What to Do About ISIS's American Combatants?

ISIS's mad, avowed determination to butcher every "infidel" -- including not just non-Muslims but Shiites and more moderate Muslims as well -- would make the government's case for passport revocation a strong one, so long as full due process safeguards are afforded.
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The report that more than 250 Americans have joined ISIS in Syria is a chilling reminder that some of our fellow citizens are conspiring to commit atrocities and -- since they can return on their U.S. passports -- might try and do the same here. If we can intercept them here before they strike, we can certainly detain and prosecute them under due process rules. But experience teaches that our border, airport and FBI screening is porous. And once back in the U.S., the techniques -- monitoring, wiretapping, detaining, prosecuting and convicting suspects -- that we have used since 9/11 to find dangerous needles in anonymous haystacks are much harder to deploy and less effective when the targets are ISIS-trained U.S. citizens.

Far better to bar them from coming back in the first place. There are basically two ways to do this: revoke their citizenship or revoke their passports. In both cases, they could not return legally without first obtaining a visa. (A third tactic -- killing our terrorist citizens on the battlefield by remote control -- was done in Anwar al-Awlaki's case but it is still legally controversial.)

The first, revocation of citizenship (expatriation), is legally possible but practically unworkable. Why? A combination of birthright citizenship, relatively generous immigration admissions and liberal naturalization make it comparatively easy to acquire U.S. citizenship, but almost impossible to take it away (expatriation). A 1967 Supreme Court ruling held that expatriation is constitutional for certain acts only if the citizen acted with intent to relinquish citizenship, although the Court later said that the requisite intent might be fairly inferred from proved conduct. (Legislation sponsored by then-Senator Joe Lieberman in 2010 and 2012 to make material support for terrorism against us or our allies an expatriating act went nowhere. Also, the due process rightly needed to avoid arbitrary expatriation would make this approach cumbersome, especially if the citizen must be tried in absentia and could become stateless, which international law condemns. This is why expatriation, as citizenship scholar Peter Spiro has shown, is now largely a dead letter.

Our second tactic -- revoking their passports -- is far more promising. A 1926 law allows the Secretary of State to deny, limit or revoke citizens' passports if their activities abroad are likely to seriously damage our foreign policy or national security, as ISIS fighters clearly do. In 1981, the Court upheld this authority when the government denied a passport to Philip Agee, a rogue CIA agent prepared to divulge the names of other clandestine CIA agents. (Had the government revoked his passport instead of not issuing him one, the Court's decision would have been the same.) It also found that the Secretary's summary and somewhat conclusory statement of reasons, along with a post-revocation hearing, sufficed to satisfy due process -- and also that the Constitution might not require even those limited procedures. (Justices William Brennan and Thurgood Marshall dissented, arguing that the Secretary could not legally abridge his freedom to travel.) A House-enacted law to authorize revocation is languishing in the Senate, but Agee shows that ample authority already exists to cut off citizen fighters for ISIS or indeed for other groups that clearly threaten our security.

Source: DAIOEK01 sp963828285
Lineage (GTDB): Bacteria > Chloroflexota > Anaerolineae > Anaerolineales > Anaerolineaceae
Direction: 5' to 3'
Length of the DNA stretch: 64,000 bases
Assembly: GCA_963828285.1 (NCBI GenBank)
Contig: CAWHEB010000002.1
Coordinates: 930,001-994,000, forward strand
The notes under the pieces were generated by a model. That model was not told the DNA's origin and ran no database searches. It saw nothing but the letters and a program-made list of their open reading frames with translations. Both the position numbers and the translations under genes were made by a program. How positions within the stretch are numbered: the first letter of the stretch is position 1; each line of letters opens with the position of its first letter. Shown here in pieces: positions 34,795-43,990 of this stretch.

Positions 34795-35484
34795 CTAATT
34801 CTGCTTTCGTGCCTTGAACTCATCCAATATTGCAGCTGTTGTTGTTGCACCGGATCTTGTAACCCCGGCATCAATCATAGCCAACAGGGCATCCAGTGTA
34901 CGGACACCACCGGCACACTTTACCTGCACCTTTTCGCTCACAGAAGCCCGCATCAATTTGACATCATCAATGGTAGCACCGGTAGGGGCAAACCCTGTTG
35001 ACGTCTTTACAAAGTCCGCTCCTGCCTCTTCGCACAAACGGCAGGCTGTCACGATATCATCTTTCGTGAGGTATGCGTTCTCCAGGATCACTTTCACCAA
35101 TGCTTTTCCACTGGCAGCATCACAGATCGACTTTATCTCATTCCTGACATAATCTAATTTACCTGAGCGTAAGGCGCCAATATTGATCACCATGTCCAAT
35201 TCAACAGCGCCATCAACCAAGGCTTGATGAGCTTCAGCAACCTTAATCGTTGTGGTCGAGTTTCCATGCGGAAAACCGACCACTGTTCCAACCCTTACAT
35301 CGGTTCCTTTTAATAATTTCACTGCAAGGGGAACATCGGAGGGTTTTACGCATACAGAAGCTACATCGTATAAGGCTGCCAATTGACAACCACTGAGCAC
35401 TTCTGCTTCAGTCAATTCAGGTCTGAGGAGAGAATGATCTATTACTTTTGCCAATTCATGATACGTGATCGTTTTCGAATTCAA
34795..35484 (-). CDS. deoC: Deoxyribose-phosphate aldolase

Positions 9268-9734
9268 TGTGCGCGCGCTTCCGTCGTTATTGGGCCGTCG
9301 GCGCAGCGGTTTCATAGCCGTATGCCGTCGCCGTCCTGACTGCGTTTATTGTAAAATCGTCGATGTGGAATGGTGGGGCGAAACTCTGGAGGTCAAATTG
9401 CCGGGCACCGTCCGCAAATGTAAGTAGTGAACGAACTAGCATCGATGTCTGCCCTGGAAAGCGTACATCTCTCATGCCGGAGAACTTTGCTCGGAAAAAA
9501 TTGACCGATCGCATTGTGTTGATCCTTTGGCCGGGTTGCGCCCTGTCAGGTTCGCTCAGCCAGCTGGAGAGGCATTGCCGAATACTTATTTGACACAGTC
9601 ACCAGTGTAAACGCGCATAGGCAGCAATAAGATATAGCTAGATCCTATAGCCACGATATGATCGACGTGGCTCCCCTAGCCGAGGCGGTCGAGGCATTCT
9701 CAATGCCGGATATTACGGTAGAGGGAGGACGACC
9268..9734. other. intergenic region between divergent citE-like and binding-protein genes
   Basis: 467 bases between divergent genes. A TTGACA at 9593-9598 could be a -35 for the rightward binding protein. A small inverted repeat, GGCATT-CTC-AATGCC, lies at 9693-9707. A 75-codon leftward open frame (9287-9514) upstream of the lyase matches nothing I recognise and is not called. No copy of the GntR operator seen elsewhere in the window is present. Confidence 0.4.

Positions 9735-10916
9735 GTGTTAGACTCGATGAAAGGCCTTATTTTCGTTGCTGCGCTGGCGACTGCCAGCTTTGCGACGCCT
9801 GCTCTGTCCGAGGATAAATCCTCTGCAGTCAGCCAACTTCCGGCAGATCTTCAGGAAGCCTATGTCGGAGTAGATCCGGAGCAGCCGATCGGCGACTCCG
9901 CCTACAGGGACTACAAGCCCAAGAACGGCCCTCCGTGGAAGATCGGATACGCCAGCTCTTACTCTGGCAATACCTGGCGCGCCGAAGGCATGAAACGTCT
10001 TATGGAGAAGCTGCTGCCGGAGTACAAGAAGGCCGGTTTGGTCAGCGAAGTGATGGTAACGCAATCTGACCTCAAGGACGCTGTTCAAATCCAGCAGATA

The ISIS fighters' situation differs from Agee's in some respects. They number in the hundreds; he was alone. Many are presumably quite young and perhaps confused; he was mature and methodical. They may be inarticulate about why they left; he called a press conference. They would be marooned abroad; he was still here. They probably have many family members and friends in the U.S. who will protest the bar to their return; Agee had few if any defenders. The facts about ISIS fighters may be harder to ascertain than those about Agee's actions.

Nevertheless, ISIS's mad, avowed determination to butcher every "infidel" -- including not just non-Muslims but Shiites and more moderate Muslims as well -- would make the government's case for passport revocation a strong one, so long as full due process safeguards are afforded. But because of the youth of so many of ISIS's Americans, the government would be wise, and perhaps constitutionally required, both to engage in an extensive effort to notify them or their families of the impending passport revocation, and to give them a window to surrender and return to challenge the revocation, and face possible prosecution here, in court. Finally, we should be clear that these revocations are a limited response to a unique problem. Specifically, we should be clear that they are not a precedent that the government can use to limit the travel or the return of citizens who oppose American policies through lawful means.

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Peter H. Schuck, an emeritus professor at Yale Law School, is the author of Why Government Fails So Often, and How It Can Do Better, now out in paperback.

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